Adult Sabbath School Lesson Study Outlines

Skip Navigation
Get these Sabbath School lessons by e-mail! Subscribe to the Bible Study of the Week mailing list:

 Subscribe in a reader

Lesson 12: More Clothing Imagery *

Introduction: "Man bites dog." "Revenge of the nerds." "Ugly guy marries beautiful girl." These phrases give us unexpected news. Normally dogs bite humans, the smart, good-looking, popular teens seem to prevail, and the handsome guy marries the beautiful girl. What if the Kingdom of God has everything in reverse? Is God leading a kingdom of nerds? Or, is that just what the world thinks? If God has things reversed, why? Is there a blessing in this for the average person? Let's dive into our study of the Bible and find out!

  1. Triumph of the Unclean

    1. Read Mark 5:21-24. Why do you think Jesus went with Jairus? (Jairus had an emergency situation. He had faith. He was a ruler of the synagogue.)

    2. Read Mark 5:25-26. Put yourself in this woman's place. How would you feel? (Frustrated. She spent all of her money looking for a cure, and she was getting worse.)

    3. Read Mark 5:27-28. What kind of a plan is this? (Read Leviticus 15:25-27. She is not supposed to be touching Jesus because she will make Him unclean. That will require Jesus to go through the purification process.)

    4. Read Mark 5:29-34. Is it an accident that this woman was healed? Does Jesus have no control over His own power? (The story sounds like that at first, but we see that her healing is the reward of faith.)

    5. Read Mark 5:35. If Jesus had not been fooling around with the woman, would Jarius' daughter have died?

      1. Put yourself in Jesus' place. You have two people in need: the young daughter of a synagogue ruler who is in an emergency situation, and an unclean woman who has a chronic, non-emergency illness. Which would you see first? (From the point of view of the on-lookers, Jesus decision makes absolutely no sense.)

      2. Can you make any sense of Jesus' decision? (Jesus pays no attention to a person's status. Jesus pays no attention to time. If you continue to read this story, Jesus raises the young girl to life. He makes everything right, just on His own schedule.)

  2. Triumph of the Footwasher

    1. Read John 13:1-8. Why does Peter protest Jesus washing his feet?

    2. Read Mark 14:10-11. Why does Judas betray Jesus?

    3. Read Matthew 20:20-21. Why does the mother of James and John (see Mark 10:35) ask that her sons will have the top spots in Jesus' Kingdom? (All three questions have the same answer. Peter believes that Jesus is about to become King. Judas believes that if he gives Jesus a little nudge, Jesus will show His power and become King. The mother believes Jesus will become King.)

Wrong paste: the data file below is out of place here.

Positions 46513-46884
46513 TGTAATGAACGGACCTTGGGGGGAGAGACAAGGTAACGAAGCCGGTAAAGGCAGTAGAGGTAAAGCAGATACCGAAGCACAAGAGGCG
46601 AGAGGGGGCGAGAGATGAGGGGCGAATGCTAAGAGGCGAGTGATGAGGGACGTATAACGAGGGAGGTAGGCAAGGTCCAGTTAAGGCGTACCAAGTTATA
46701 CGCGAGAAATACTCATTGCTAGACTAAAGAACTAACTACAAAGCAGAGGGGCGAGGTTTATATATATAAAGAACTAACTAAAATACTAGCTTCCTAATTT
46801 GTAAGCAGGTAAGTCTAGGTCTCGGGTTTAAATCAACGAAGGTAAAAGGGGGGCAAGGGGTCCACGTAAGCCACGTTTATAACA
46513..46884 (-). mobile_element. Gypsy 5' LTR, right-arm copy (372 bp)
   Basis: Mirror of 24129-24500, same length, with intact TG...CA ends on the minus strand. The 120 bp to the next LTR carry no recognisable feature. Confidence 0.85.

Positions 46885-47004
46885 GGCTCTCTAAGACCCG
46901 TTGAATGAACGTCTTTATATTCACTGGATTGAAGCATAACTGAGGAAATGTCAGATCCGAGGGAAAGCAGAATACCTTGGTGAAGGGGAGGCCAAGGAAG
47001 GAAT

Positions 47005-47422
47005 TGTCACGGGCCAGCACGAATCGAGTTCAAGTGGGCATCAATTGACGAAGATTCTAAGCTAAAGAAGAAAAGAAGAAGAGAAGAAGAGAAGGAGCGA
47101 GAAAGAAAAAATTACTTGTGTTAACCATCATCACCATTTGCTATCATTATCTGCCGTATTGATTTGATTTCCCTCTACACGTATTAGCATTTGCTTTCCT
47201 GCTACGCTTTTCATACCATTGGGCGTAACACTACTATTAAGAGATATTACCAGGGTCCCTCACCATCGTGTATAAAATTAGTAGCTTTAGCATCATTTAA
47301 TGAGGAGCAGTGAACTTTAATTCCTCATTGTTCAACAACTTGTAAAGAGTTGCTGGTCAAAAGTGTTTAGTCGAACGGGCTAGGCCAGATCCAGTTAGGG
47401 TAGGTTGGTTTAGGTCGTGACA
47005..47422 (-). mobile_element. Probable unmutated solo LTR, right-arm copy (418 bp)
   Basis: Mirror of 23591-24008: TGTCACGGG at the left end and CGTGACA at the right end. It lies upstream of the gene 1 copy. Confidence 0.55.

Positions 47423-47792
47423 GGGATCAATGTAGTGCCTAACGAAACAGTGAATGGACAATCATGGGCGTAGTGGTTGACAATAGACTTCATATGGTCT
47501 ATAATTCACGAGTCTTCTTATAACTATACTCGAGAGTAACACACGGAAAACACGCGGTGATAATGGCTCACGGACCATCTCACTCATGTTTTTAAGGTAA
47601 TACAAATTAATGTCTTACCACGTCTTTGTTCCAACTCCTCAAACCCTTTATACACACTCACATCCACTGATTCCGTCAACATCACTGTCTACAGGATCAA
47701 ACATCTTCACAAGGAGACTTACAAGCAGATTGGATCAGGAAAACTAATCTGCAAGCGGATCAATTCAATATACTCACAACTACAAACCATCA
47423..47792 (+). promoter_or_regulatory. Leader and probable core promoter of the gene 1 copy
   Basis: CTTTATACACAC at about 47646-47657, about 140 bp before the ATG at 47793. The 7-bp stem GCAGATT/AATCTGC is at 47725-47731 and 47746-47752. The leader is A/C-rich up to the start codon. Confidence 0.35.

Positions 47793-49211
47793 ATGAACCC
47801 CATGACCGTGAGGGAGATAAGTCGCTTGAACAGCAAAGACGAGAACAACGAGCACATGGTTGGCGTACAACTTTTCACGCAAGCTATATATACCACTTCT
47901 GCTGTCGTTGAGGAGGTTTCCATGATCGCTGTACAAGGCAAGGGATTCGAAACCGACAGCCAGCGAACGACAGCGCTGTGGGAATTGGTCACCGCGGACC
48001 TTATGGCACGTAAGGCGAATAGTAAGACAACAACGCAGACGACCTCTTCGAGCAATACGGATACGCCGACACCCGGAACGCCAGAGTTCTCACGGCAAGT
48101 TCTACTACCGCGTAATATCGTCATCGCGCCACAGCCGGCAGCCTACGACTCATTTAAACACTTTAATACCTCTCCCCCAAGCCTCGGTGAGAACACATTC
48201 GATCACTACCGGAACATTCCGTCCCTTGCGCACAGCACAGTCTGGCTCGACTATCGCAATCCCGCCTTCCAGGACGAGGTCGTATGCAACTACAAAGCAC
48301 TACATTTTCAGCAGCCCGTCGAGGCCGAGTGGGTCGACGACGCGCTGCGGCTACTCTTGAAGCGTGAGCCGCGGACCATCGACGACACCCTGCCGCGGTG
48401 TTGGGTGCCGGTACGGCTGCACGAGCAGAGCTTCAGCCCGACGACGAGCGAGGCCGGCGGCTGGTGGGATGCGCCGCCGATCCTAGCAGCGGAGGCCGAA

4. Let's go back to John 13:3-4 and the Passover dinner. What is going through the minds of the disciples? (They want to show that they are the most important. They deserve high places in Jesus' coming kingdom. Therefore, they dare not admit they are inferior by washing the feet of one of their rivals.)

      1. What is going through the mind of Jesus? (Jesus knows that everything has been put under His power!)

      2. How is this related to the Jairus story? (Jesus is modeling a ministry that no one expected. He serves everyone regardless of their station in life or His.)

      3. Does this only work for those who (like Jesus) know they are God? (Two things. First, Jesus had some terrible, humiliating things ahead of Him. Second, our relationship with God should be the source of our confidence - a confidence that allows us to serve.)

  3. Triumph of the Accused

    1. Read Matthew 26:59-61. Assume that you are prosecuting the case against Jesus? What is the problem? (The prosecutors are looking for "false evidence" and they have plenty of willing false witnesses. The problem must be that none of these false witnesses have any credibility.)

      1. Why are the two who finally testified credible? (It sounds like what Jesus actually said in John 2:19.)

      2. Would you put this testimony in the record? (The question is, "So what?" The way the testimony comes out, it sounds like Jesus is crazy, not a criminal.)

    2. Read Matthew 26:62-63. Why do you think Jesus remained silent? (Read Deuteronomy 17:6. Part of God's law is the right to remain silent in a death penalty case. Self-incrimination was prohibited. Jesus could be claiming his right against self incrimination. It could also be that the charge is so ridiculous that Jesus thought it unworthy of an answer.)